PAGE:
‘Old age suits him. It suits him the way being young did. It’s a natural fit, for both are the traditional places where wisdom can flower: the fired minds of the young and the dusty, wily utterances of the old. It’s all the time in between that’s the trouble. Dylan, though, survived all the crashes and the madness of his years, and survived well enough to leave himself fully stocked for a fruitful and significant late period.’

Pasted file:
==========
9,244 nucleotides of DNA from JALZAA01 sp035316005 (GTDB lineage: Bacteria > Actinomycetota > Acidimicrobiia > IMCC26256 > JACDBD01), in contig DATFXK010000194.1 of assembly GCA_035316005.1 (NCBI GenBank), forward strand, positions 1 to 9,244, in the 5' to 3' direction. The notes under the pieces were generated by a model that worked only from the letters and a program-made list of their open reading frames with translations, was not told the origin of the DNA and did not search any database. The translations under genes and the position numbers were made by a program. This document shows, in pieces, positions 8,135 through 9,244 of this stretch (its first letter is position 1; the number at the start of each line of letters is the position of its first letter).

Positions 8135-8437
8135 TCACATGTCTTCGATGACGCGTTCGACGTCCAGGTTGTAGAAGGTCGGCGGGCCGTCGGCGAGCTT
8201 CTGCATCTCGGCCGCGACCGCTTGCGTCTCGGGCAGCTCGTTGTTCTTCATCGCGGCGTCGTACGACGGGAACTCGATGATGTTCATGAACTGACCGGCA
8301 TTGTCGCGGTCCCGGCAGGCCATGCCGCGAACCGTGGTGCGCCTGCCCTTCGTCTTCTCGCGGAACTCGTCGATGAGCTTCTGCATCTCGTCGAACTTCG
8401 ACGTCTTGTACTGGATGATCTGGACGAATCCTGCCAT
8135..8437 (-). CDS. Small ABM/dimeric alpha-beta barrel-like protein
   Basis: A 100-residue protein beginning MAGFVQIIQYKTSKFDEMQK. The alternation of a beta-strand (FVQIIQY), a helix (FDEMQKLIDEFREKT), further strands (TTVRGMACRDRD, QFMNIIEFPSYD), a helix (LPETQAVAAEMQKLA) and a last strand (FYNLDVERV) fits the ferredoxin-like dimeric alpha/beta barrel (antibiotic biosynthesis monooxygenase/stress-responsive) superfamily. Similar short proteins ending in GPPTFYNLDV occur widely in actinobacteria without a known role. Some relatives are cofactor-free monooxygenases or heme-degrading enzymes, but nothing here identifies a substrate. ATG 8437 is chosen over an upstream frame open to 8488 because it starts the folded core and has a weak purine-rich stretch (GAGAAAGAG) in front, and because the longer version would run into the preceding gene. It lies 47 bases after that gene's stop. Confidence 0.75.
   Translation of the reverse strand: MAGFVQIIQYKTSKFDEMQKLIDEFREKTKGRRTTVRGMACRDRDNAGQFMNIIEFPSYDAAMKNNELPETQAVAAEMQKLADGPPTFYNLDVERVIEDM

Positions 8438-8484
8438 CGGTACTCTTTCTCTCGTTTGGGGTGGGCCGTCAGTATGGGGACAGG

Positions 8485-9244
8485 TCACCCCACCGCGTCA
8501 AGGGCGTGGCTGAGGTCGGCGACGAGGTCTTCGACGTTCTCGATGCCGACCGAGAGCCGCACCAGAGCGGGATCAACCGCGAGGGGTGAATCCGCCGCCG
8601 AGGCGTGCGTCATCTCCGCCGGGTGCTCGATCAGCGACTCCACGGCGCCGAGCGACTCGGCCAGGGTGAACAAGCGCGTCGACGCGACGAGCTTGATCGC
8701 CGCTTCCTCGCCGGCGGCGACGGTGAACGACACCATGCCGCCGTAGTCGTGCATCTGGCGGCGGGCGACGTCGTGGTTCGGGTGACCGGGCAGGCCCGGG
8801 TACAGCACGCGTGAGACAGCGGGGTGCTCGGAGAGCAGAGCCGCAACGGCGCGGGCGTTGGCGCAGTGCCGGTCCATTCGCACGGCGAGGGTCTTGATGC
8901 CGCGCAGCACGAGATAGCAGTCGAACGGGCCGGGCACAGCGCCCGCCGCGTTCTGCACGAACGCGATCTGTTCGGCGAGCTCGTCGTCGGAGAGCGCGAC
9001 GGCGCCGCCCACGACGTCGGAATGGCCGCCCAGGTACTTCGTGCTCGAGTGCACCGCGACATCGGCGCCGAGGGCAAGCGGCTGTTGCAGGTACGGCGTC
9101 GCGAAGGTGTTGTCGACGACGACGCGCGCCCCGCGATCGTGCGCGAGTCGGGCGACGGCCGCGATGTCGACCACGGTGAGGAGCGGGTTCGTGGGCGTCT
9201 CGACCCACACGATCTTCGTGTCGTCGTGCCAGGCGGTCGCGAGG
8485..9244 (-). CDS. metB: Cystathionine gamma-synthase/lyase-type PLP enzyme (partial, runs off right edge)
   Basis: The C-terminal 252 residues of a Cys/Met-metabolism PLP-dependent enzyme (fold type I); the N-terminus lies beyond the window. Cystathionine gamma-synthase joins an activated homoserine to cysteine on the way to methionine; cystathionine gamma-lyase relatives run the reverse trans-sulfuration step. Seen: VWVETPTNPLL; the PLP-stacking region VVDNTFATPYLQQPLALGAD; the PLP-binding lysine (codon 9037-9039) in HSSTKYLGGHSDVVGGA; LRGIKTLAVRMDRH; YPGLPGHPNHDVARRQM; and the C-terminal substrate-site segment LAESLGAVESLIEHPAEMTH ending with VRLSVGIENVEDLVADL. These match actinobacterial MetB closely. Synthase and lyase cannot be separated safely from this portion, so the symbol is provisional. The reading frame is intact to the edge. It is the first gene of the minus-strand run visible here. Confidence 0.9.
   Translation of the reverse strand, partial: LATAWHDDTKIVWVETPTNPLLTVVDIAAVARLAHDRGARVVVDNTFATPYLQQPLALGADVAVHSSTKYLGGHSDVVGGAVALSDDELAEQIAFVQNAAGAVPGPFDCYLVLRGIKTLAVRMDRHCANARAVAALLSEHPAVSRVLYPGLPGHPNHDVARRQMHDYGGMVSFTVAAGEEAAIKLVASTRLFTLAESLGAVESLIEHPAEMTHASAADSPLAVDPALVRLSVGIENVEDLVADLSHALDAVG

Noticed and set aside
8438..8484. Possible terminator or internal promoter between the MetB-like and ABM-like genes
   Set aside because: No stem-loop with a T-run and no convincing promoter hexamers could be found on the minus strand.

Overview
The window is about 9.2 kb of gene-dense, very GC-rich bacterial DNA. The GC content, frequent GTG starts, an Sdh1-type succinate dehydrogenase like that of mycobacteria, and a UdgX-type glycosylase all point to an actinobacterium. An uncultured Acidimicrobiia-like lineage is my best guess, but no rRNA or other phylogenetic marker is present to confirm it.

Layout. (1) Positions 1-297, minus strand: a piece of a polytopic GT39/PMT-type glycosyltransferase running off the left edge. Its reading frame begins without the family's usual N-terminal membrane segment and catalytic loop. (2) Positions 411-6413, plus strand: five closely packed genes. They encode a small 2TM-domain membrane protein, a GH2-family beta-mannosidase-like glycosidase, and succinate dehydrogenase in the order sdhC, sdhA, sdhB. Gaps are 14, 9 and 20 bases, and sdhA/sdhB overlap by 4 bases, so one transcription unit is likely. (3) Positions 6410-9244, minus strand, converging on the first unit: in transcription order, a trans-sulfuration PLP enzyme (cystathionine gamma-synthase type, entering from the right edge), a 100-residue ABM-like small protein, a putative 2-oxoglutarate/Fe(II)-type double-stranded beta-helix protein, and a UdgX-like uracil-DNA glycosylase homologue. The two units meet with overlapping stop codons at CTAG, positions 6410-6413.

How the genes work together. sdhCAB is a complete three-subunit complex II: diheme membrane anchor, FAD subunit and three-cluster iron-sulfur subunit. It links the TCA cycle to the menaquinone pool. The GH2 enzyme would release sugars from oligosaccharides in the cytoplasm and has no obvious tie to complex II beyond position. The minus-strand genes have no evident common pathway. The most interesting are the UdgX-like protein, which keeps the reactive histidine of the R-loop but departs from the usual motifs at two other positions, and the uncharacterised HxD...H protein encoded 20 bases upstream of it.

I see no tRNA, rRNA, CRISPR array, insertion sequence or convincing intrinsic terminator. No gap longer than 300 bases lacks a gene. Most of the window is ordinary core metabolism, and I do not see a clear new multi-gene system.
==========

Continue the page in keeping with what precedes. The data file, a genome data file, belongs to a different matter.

If, like me, you have struggled with Bob Dylan post-Blood on the tracks, then you might find this enthusiastic primer by (award-winning critic) Robert Forster useful. It’s one of a series of monthly articles he has been writing for the (Australian) Monthly, which may or may not become available for free after a year to eighteen months. Robert listens with a potential producer’s ear, and writes with a great lyricist’s gift for metaphor. Unless you feel driven to take out a subscription, you’ll have to wait a while before you can find out what Robert makes of Vampire Weekend, but in the meantime there are pieces on the pop genius of the Monkeees, Joe Boyd’s White bicycles, Augie March, and even Nana Mouskouri to enjoy.